Harpinder Singh, the 45-year-old manager of this huge operation. “This is our tradition,Anyone who wants can come and eat.”

Men without shoes use wooden spoons to stir big pots at the Golden Temple's kitchen, where around 80,000 people eat on weekdays and nearly double that on weekends. The Golden Temple, rooted in Sikhism from 15th-century Punjab, rejects the caste system central to Hinduism. This idea is alive in their community kitchen, where everyone—regardless of faith, wealth, or status—is seen as equals.

The brewing of ‘langar’ culture in India 

India, known as the world's largest democracy, is also incredibly diverse spiritually. Its birth was marked by religious conflict as British India was divided to form Pakistan, but since independence, India has stood as a secular nation. It has embraced a wide spectrum of beliefs about humanity, God, and the soul.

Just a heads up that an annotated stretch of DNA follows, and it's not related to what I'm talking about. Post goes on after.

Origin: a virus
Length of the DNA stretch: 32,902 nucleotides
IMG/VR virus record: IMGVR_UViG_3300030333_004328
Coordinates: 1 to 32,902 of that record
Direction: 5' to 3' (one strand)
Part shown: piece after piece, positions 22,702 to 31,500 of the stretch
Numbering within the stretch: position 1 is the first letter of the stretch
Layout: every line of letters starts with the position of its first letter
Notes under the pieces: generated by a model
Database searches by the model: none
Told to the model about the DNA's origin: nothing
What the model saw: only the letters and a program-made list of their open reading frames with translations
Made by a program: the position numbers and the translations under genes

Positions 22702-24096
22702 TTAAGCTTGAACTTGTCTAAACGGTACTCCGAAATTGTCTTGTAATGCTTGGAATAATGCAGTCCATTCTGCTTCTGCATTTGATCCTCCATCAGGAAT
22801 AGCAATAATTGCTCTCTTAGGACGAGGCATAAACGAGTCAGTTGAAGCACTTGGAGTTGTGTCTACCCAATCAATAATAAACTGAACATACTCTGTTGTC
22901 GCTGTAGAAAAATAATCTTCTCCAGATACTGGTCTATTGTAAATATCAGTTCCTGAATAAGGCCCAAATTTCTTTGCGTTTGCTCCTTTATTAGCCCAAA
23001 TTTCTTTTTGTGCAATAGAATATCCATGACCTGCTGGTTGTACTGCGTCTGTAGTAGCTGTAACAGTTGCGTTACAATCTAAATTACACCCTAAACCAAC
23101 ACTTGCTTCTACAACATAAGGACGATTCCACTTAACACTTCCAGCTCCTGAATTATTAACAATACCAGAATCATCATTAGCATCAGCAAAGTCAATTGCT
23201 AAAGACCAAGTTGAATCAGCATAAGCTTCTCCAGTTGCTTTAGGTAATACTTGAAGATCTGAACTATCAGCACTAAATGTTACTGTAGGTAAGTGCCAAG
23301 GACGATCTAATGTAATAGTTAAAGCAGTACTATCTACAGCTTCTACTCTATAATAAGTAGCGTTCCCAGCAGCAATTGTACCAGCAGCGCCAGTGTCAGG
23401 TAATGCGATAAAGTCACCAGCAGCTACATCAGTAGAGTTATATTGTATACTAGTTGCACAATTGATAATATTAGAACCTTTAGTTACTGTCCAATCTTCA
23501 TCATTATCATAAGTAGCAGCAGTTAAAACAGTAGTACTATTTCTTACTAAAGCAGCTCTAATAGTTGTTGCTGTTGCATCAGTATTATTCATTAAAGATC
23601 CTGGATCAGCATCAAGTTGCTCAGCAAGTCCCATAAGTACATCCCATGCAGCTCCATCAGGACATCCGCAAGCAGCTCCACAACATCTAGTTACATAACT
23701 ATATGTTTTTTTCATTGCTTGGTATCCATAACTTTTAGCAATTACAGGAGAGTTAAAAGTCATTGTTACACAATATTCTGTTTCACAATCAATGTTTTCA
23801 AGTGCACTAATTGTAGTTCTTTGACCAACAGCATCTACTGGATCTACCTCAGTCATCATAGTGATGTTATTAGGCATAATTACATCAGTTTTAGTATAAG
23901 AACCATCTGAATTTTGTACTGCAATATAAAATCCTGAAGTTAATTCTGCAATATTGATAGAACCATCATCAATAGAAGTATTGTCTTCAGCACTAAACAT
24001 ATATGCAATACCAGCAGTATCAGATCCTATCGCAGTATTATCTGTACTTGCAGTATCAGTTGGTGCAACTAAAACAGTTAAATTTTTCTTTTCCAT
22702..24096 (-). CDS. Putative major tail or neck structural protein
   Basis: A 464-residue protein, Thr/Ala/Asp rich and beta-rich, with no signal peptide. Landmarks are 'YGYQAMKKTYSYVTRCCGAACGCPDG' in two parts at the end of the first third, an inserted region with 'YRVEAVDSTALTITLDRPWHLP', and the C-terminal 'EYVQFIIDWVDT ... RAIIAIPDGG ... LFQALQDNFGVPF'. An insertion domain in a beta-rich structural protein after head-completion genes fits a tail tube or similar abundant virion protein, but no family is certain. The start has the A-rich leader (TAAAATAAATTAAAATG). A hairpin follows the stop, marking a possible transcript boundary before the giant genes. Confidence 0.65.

Few places in India showcase its diversity and tolerance quite like this one. India has managed to stay united despite its divisions, largely due to its celebration of differences and acceptance.

Sikhism, originating in the Punjab region during the 15th century, strongly opposes the caste system inherent in Hinduism.The Golden Temple, a massive complex made of marble and shimmering gold, sits in the heart of the bustling city, Amritsar near the Pakistan border. It aims to represent this principle of equality. This is most evident in its community kitchen, where each one, regardless of  religion, wealth, or social standing, is treated as equal.